Definitions

from The American Heritage® Dictionary of the English Language, 4th Edition

  • n. The four-dimensional equivalent of a cube.

from Wiktionary, Creative Commons Attribution/Share-Alike License

  • n. The four-dimensional analogue of a cube; a 4D polytype bounded by eight cubes (in the same way a cube is bounded by six squares).
  • n. Any of various fictional mechanisms that explain extradimensional, superluminal, or time travel outside the geometry of the physical universe.

from WordNet 3.0 Copyright 2006 by Princeton University. All rights reserved.

  • n. the four-dimensional analogue of a cube

Etymologies

Greek tessera, neuter pl. of tesseres, four; see tessera + aktīs, ray of light; see actino-.
(American Heritage® Dictionary of the English Language, Fourth Edition)
From tessara- + Ancient Greek ἀκτίς ("ray"). (Wiktionary)

Examples

  • It contains four-dimensional equivalents to our familiar three-dimensional geometrical objects-a four-dimensional cube, for example, known as a tesseract, that has sixteen corners and thirty-two edges to a cube's eight and twelve.

    The New York Review of Books

  • There's a theory of extradimensionality that holds that there are parallel universes as little as a mere .1 mm away from our own, but owing to the dimensions of our own universe (that is to say, it is folded over on itself like a sort of endless ribbon - think "tesseract" from "A Wrinkle in Time"), we are billions of light-years away from the next nearest universe, as the crow flies.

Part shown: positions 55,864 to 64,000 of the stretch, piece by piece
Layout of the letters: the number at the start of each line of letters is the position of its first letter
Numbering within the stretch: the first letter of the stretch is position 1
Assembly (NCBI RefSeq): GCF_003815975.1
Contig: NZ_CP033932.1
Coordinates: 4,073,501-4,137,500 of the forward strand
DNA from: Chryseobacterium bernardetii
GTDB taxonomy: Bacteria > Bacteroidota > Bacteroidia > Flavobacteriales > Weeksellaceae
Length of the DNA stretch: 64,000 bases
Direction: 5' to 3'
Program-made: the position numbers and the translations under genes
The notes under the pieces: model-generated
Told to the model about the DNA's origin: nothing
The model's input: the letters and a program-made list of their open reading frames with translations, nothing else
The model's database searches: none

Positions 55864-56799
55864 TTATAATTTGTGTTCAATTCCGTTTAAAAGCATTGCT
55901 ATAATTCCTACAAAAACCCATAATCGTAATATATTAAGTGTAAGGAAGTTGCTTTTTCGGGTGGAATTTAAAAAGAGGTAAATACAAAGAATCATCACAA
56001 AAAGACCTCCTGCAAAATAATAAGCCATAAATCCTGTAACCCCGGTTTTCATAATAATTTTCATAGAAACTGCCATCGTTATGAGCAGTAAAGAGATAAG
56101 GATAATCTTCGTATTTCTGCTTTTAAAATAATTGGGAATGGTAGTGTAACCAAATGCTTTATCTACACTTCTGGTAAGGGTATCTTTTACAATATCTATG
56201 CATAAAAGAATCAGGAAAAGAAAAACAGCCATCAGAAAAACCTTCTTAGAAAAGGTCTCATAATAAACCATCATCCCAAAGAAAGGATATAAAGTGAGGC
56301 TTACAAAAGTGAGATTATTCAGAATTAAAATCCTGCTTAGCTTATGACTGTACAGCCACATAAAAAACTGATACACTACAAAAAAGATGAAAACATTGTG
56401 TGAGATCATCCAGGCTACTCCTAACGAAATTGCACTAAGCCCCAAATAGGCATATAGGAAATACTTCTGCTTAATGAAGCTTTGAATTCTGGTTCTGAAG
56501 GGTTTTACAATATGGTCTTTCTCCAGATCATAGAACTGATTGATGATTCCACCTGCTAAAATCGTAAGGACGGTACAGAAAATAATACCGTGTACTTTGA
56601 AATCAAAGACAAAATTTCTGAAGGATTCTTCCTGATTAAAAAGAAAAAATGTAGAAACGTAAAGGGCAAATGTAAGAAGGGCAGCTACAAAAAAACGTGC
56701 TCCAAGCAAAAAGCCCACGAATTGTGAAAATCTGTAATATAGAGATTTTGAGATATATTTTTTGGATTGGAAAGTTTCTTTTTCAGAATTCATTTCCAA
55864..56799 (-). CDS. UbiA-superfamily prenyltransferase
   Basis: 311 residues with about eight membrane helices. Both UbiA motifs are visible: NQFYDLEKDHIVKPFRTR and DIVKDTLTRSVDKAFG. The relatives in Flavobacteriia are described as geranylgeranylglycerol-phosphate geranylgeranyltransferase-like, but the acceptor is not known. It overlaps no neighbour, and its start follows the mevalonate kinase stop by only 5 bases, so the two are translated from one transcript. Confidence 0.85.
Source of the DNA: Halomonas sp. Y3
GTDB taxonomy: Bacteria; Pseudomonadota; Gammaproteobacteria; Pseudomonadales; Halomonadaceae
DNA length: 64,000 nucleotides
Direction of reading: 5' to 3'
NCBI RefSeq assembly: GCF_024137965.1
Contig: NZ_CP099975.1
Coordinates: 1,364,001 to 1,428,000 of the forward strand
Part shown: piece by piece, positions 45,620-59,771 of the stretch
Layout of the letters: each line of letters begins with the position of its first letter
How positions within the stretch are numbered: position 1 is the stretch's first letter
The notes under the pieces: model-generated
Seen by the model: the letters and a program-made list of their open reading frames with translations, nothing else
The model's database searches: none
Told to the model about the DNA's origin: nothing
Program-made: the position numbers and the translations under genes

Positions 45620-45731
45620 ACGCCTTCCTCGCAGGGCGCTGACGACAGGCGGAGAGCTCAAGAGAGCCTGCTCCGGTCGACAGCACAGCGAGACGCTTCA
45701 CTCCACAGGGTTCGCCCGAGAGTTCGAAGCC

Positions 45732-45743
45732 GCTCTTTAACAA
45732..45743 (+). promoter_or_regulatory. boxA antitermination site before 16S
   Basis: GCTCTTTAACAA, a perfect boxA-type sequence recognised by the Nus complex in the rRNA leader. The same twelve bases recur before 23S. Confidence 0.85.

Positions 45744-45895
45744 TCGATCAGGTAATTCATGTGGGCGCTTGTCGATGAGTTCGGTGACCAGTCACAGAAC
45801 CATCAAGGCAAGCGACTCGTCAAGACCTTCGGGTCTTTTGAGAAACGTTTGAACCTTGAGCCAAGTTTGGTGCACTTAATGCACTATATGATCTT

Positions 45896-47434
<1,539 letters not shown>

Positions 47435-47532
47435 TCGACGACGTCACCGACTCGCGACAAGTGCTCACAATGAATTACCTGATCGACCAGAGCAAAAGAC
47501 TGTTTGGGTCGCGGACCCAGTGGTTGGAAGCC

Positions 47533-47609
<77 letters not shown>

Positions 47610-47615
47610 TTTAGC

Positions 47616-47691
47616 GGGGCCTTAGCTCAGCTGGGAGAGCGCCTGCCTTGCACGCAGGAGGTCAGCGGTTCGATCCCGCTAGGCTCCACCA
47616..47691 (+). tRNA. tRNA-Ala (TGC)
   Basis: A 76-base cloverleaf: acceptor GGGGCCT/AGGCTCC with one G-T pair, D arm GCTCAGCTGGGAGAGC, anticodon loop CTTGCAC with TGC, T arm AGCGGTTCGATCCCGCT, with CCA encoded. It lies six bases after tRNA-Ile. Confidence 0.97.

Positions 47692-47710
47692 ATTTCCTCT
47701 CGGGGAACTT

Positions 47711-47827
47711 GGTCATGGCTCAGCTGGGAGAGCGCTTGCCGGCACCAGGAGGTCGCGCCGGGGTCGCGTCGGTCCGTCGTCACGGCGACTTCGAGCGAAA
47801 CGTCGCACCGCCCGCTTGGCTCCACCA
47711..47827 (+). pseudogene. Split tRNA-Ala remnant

saru-san Diary Entry

  • Despite the fact that various advances made since 1962 in the field of physics make the scientific concept L’Engle uses to facilitate the novel’s events, called a tesseract, virtually impossible, A Wrinkle in Time remains a popular novel among young adults as well as older readers even today.

    100 Greatest Books #30-26 | Fandomania

  • Thus the "four-dimensional cube" receives a name, the "tesseract," and is said to be bounded by cubes.

    The Fourth Dimension Simply Explained

  • For instance, the projection of a cube may be made on to a plane, or even on to a line; similarly, a "tesseract" (the name given to the fourth-dimension figure traced by the motion of a cube) may be projected on three-dimension space, or even a plane.

    The Fourth Dimension Simply Explained

  • Julian: Your desire for a dinghy is merely the tesseract shadow cast by the four-dimensional dinghy itself

    The Market Will Solve

  • In your spacetime version, when you reach this step, you need to grab the center of the structure and do the tesseract twist, wrench it round by about half a rad.

    365 tomorrows » Sam Clough : A New Free Flash Fiction SciFi Story Every Day

  • Log in to Reply tesseract (UID#4004) on October 29th, 2009 at 3: 34 pm

    how the US will split | My[confined]Space

  • Speaking of ways, by the way, there is such a thing as a tesseract.

    Film in Development Based on A Wrinkle in Time | /Film

  • I went over to the computer, entered tesseract UMBC Baltimore 1995, and found the report.

    How Ed Harris and Jeff Steele got Rhee story

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Comments

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  • A four-dimensional cube. Each face of a three-dimensional cube generates a cube, when moved at right angles to the existing three dimensions (i.e., into time), including the generating cube and concluding cube, for a total of eight cubes. To see a two-dimensional rendering, including fascinating moving images, click here.

    Think of it as a cube that moves through time into the future. Also used as a symbol of transcendent vision.

    March 17, 2007